Film stars Humphrey Bogart and Lauren Bacall were also popular radio performers in the 1950s.Radio has been around for almost 200 years but podcasting is a relatively recent form of communication. The Boxcars711 Old Time Radio Pod combines media, taking recordings of radio programs created between 1930 and 1970 and making them available as podcasts.
The podcast originates from Philadelphia, Pennsylvania, and is hosted by veteran radio DJ Bob Camardella, although his recorded input here is mostly limited to occasional episode introductions. According to hosting site Podomatic, Boxcars711 pushes out more than 4.2 million downloads a year.
It’s amazing that so many shows have been preserved, and for the most part sound quality is good to excellent. At worst, some programs sound as if you’re listening to a scratchy old phonograph record. Several shows are released each day; I’ve been listening for several years and am still hearing new material. The Old Time Radio Radio Researchers Group database lists more than 212,000 individual episodes of about 2250 series that were produced.
If you’re old enough to remember a time before television, when radio was a vital part of the average family’s home entertainment, you’ll enjoy renewing the experience. For children of the 1950s and early ’60s, it’s fun discovering the roots of many of popular TV shows of the time. But if you just want to listen to some great stories, without being tied to a screen, and let your imagination run, you’ll love these podcasts. Most were recorded in studios and distributed to affiliated stations for rebroadcast, but many – especially comedy programs – were performed and recorded in front of audiences and you can hear their reactions and even, occasionally, actors flubbing their lines.
They were broadcast on commercial radio networks and most of the preserved recordings have had the advertising content removed. But when the ads have been left in, it’s a real eye-opener for how attitudes have changed. Children’s shows such as the western Wild Bill Hickok were sponsored by breakfast cereals whose claim to fame was the huge amount of sugar they contained, and children were encouraged to snack on them all day long (childhood obesity, anyone?). Cigarette companies were also big sponsors (doctors attest that one brand is less irritating to your throat).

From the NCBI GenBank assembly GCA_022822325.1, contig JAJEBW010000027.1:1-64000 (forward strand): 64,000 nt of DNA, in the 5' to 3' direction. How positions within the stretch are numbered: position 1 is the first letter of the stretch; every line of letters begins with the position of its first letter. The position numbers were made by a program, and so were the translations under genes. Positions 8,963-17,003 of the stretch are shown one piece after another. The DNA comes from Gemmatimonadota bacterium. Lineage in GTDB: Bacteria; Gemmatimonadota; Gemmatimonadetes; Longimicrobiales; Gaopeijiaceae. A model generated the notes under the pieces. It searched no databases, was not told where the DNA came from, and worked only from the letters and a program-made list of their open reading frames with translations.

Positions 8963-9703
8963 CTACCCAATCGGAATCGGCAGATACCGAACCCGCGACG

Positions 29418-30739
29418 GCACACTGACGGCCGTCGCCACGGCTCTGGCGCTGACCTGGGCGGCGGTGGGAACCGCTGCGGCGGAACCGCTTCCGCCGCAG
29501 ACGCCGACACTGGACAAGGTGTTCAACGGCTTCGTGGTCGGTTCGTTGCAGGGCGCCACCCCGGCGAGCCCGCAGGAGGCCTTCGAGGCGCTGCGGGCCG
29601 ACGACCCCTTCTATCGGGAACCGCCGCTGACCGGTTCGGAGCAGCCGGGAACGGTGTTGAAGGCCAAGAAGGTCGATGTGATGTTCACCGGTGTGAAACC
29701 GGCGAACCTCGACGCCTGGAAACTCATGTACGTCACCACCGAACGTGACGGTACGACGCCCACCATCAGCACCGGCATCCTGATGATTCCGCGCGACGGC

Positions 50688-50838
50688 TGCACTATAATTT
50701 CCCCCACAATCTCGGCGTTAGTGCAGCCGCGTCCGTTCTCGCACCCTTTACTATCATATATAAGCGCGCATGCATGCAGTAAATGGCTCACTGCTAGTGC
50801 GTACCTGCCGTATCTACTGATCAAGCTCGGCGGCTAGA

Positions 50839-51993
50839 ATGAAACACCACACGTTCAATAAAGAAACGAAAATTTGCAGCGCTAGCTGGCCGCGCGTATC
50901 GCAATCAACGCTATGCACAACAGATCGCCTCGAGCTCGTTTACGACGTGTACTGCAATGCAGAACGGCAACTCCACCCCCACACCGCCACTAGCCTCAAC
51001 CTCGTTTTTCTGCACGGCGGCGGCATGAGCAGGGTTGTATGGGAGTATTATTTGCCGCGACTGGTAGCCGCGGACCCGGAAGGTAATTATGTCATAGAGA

Most of the programs are about 30 minutes long and they include drama, western, comedy, crime, horror, medical and science fiction. There are even programs in which the main characters are newspaper journalists. By far the most popular genre was detective and police stories. The best-known of those making the transition from books to radio include Philip Marlowe, Sam Spade, Hercule Poirot and Sherlock Holmes, but there were others such as The Falcon, The Whisperer, The Blue Beetle, The Shadow and Boston Blackie. Westerns were also popular, and familiar titles include Gunsmoke, The Lone Ranger, Roy Rogers, and Have Gun, Will Travel. As for comedy, shows by Groucho Marx, Jack Benny, George Burns and Milton Berle are as funny today as they were 60 years ago.
Radio had its very own star performers, many of whom, such as Jack Webb, were able to move over to television as the little screen gradually consumed the home audience, but several film stars also worked in radio. Frank Sinatra featured as an adventurer named Rocky Fortune, James Stewart played a cowboy known as The Six Shooter, and Vincent Price was The Saint. Humphrey Bogart and Lauren Bacall starred in a show called Bold Venture that lasted for more than 50 episodes.
Most of the shows originated on American radio networks but the collection includes series from Britain, South Africa and, from Australia, the Caltex Theatre.
Boxcars711 is available via iTunes or from http://boxcars711.podomatic杭州龙凤419m/
Old Time Radio Radio Researchers Group: http://www.otrr杭州龙凤419/pg02_otrdb.htm
The original release of this article first appeared on the website of Wuxi Plastic Surgery Hospital.